It's not about "a law" because the problem is systematic, not about a specific individual law.
  • mr cheesy wrote: »
    That is such a perfect "chattering classes" answer that it should probably be framed and exhibited somewhere. All sympathy and feeling and "oh, isn't it awful", but absolutely no practical solutions whatsoever.

    Yeah, let's just sweep aside all those black thinkers and philosophers and academics - because, fuck, they're not providing any solutions by constantly banging on about how black people in America constantly get the shitty end of the stick are they?

    Let's just minimise them. Shout over them. Talk as if the only voice that matters is the white one. Reduce the narrative to being a voice if the chattering classes.

    I seriously doubt that if any of them were asked what they think society should do to fix the problem of racism they would answer "listen to us" and nothing more, the way you just did. In fact, most of the ones I've read have had some very firm ideas about things that need to be changed.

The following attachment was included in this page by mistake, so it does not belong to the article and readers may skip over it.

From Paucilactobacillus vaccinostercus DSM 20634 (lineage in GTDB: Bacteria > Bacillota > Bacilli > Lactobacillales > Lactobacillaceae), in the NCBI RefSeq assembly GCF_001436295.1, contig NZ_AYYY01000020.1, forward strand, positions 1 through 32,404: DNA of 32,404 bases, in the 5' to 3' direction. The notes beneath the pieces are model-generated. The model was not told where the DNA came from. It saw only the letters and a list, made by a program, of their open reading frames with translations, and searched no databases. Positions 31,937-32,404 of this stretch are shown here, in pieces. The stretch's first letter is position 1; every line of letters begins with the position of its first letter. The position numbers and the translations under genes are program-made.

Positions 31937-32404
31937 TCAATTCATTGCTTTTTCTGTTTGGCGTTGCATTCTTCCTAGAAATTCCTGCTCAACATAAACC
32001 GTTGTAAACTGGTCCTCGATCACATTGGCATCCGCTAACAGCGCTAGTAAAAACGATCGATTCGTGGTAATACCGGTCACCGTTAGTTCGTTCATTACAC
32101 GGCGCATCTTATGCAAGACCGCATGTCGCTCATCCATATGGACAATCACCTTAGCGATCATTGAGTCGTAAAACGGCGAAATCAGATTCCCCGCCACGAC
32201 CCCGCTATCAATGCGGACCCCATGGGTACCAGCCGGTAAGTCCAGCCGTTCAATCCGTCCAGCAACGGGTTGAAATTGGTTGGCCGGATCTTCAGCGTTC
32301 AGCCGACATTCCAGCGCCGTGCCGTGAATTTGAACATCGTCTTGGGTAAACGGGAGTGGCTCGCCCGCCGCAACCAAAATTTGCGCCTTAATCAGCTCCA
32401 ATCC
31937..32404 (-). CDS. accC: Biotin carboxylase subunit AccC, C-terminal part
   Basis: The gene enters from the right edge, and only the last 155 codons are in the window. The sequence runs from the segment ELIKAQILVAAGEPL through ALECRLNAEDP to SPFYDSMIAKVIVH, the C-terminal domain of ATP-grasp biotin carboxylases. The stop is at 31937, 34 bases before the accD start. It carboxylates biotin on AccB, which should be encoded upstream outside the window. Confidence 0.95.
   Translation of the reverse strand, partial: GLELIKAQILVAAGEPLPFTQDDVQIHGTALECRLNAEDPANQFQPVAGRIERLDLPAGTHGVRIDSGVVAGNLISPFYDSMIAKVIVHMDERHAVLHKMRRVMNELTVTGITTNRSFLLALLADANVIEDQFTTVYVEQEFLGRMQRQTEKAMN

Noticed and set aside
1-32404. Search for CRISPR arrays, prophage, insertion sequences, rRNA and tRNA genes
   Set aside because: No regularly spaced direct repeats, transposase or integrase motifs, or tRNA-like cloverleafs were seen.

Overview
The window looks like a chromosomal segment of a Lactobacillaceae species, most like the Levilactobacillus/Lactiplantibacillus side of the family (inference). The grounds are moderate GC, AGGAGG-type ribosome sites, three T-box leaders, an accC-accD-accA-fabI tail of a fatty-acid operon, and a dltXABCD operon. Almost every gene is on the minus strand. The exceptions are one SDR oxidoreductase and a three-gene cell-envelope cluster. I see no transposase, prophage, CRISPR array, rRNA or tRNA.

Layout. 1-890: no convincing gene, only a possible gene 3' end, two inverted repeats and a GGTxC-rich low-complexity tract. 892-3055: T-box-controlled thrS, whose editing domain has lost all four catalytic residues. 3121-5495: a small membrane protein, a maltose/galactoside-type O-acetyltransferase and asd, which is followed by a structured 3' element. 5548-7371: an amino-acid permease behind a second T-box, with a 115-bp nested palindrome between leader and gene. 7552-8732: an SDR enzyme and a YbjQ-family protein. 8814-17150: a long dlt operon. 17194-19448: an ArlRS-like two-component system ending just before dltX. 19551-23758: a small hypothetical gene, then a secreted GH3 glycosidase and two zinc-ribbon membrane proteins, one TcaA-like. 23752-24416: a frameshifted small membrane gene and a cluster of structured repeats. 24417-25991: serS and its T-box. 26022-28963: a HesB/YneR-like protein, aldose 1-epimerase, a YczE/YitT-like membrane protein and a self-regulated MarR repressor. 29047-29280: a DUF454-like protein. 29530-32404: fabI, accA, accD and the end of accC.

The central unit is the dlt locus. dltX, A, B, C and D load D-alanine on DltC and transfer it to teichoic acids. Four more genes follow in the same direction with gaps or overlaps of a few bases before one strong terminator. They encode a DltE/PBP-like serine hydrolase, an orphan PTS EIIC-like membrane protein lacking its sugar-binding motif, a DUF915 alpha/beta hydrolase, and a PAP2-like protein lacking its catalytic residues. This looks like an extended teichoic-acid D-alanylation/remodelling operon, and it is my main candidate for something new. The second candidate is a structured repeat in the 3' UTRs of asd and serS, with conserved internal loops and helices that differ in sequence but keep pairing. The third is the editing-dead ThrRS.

If there is a dark lane that people are consistently getting mugged when they walk down causing broken legs, do you know what would help rather than just fixing the broken legs?

    How about asking why there are no fucking street lights that work?

    Or better still, how about actually installing working street lights? Or spending more on policing so that the muggers are caught? Or both?

    You can sit in a committee and ask why the street lights don't work all bloody day if you want, but none of that hot air is going to change a single fucking thing. Meanwhile, one workman with a bag of spare bulbs and a ladder could resolve the situation in half an hour.
  • mr cheesy wrote: »
    It's not about "a law" because the problem is systematic, not about a specific individual law.

    Then the system needs to be changed. How are we going to do it?
  • Really. What if there is no power. What if there is no money to pay for the work. What if any other millions of small things that means black communities lose out.